IBTPOTY2017 Pictures of the week
27 September 2017: Pope Francis poses with a group of faithful from Mexico during his general audience in Saint Peter's Square at the Vatican Alessandro Bianchi/Reuters

A former President of Ireland has described the Catholic Church as an "empire of misogyny."

Mary McAleese was speaking in Rome yesterday (March 7) ahead of Voices of Faith, an annual gathering which aims to promote female leadership within the Vatican.

"The Catholic Church is one of the last great bastions of misogyny," Mrs McAleese told reporters during a press conference. "It's an empire of misogyny.

"There are so few leadership roles currently available to women. Women do not have strong role models in the Church they can look up to."

The Belfast-born politician will be the event's opening speaker, which symbolically coincides with International Women's Day.

She said more must be done to increase the number of women in leadership roles and has strongly opposed the Church's position on female priests.

"I've read everything written on the subject, all the stuff that was recommended to me by Cardinal Desmond Connell when I wrote and said to him 'tell me all the arguments in favour of excluding women' and when I read them they were so stupid I realised very quickly that it was codology dressed up as theology."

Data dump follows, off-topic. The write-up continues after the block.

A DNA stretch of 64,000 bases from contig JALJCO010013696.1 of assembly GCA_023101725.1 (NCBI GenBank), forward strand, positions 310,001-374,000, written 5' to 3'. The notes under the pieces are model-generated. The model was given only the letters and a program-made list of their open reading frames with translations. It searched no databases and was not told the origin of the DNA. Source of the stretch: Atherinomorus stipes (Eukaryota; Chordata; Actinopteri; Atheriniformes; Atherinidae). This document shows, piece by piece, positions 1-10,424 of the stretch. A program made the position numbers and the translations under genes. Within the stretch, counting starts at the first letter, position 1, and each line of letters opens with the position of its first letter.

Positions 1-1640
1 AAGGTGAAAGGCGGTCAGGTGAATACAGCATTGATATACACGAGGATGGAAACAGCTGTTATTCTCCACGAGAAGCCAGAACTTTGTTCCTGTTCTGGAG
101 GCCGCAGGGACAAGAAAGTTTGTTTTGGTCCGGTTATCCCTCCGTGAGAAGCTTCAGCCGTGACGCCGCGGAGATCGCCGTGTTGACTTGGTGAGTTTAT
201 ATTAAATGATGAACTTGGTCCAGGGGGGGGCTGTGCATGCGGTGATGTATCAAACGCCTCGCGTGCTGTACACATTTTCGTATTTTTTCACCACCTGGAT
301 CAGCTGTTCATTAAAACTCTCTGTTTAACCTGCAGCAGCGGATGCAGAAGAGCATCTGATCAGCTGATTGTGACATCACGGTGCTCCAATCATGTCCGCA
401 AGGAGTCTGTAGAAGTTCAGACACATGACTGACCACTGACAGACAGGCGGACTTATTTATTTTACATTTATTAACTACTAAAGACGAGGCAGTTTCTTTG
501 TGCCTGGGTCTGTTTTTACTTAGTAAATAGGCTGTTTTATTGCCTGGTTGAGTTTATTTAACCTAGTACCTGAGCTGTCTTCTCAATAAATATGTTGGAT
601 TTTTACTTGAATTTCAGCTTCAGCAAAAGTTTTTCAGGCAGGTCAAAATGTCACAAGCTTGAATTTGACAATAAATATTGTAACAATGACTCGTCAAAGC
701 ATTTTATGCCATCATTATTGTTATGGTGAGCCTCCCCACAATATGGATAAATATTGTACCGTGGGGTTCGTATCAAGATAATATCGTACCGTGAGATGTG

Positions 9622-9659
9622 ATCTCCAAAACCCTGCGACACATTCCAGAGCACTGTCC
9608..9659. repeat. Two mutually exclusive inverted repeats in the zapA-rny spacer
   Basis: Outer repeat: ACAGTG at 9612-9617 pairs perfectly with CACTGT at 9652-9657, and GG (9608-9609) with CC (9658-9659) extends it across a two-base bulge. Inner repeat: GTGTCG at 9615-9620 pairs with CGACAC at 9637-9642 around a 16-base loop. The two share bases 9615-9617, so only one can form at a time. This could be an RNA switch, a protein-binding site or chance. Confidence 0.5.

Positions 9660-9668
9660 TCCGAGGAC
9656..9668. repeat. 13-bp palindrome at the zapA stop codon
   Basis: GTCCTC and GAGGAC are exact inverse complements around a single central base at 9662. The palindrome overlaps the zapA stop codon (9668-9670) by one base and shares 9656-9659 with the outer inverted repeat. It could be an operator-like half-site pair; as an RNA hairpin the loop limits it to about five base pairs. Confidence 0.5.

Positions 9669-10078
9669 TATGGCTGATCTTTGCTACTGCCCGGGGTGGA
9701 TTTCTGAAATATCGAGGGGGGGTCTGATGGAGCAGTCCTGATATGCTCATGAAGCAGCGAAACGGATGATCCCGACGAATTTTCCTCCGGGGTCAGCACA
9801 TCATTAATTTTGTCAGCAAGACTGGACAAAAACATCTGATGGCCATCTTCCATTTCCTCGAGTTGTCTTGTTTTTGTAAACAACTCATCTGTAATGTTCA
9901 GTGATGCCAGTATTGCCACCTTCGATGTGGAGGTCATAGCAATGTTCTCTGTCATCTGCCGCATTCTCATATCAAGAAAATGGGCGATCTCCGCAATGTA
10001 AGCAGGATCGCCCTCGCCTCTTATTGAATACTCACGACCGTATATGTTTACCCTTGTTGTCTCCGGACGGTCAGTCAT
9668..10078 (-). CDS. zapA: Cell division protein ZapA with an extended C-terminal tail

"I cannot be bothered arguing. Sooner or later the dead weight of its own stupidity will disintegrate this argument."

She also claimed that the Catholic hierarchy "has reduced Christ to this rather unattractive politician who is just misogynistic and homophobic and anti-abortion".

Catholic Church leaders, including Pope Francis, have declined to attend the annual conference, which is normally held within the grounds of the Vatican, after a prominent US cardinal opposed the inclusion of three pro-LGBT rights campaigners, including Ms McAleese herself. Cardinal Kevin Farrell, originally from Ireland, said it was "not appropriate"that the women attend.

Ms. McAleese, who served as the President of Ireland from 1997 until 2011, is a practicing Catholic and has supported rights for same sex-couples throughout her career.